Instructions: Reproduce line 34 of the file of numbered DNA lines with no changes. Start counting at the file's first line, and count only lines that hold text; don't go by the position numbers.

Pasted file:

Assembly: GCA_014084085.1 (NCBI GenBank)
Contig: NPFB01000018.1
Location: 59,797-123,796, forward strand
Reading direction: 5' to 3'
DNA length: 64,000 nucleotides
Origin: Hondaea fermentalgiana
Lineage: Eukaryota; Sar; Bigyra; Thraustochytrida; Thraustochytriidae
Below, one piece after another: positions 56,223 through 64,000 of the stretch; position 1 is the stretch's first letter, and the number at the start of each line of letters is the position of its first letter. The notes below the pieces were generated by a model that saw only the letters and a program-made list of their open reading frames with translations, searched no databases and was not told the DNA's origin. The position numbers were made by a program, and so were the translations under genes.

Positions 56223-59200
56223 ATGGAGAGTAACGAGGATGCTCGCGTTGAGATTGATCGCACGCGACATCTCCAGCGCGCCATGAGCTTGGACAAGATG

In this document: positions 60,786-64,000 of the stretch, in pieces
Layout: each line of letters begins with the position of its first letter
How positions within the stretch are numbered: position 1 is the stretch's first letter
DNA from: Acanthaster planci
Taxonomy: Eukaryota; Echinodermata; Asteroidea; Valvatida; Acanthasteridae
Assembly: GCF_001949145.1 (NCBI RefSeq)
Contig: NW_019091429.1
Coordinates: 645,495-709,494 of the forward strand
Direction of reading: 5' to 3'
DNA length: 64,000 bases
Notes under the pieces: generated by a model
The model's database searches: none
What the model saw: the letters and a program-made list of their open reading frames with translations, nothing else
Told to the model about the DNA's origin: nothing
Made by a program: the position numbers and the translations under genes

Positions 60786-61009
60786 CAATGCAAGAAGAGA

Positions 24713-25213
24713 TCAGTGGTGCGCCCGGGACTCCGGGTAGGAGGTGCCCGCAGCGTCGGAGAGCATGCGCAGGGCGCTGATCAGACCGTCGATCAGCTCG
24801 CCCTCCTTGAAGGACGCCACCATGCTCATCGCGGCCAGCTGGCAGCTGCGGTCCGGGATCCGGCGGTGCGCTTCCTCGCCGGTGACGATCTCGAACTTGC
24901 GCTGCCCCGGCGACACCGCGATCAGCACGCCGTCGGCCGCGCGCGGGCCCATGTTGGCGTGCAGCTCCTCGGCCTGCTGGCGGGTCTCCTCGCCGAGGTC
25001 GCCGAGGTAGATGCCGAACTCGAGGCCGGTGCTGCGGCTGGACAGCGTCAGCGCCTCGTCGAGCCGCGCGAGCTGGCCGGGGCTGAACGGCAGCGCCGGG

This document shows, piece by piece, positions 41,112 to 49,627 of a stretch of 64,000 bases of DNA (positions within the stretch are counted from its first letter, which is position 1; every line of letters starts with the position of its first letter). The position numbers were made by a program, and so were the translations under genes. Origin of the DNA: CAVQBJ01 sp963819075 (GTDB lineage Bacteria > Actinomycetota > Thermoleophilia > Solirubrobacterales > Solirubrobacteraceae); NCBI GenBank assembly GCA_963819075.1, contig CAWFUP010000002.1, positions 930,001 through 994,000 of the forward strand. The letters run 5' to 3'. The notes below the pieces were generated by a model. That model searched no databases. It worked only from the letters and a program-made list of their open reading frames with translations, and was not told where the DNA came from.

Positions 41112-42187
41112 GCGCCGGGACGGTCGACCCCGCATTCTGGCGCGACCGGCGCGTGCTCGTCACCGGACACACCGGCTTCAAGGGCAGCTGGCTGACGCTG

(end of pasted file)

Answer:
Positions 41112-42187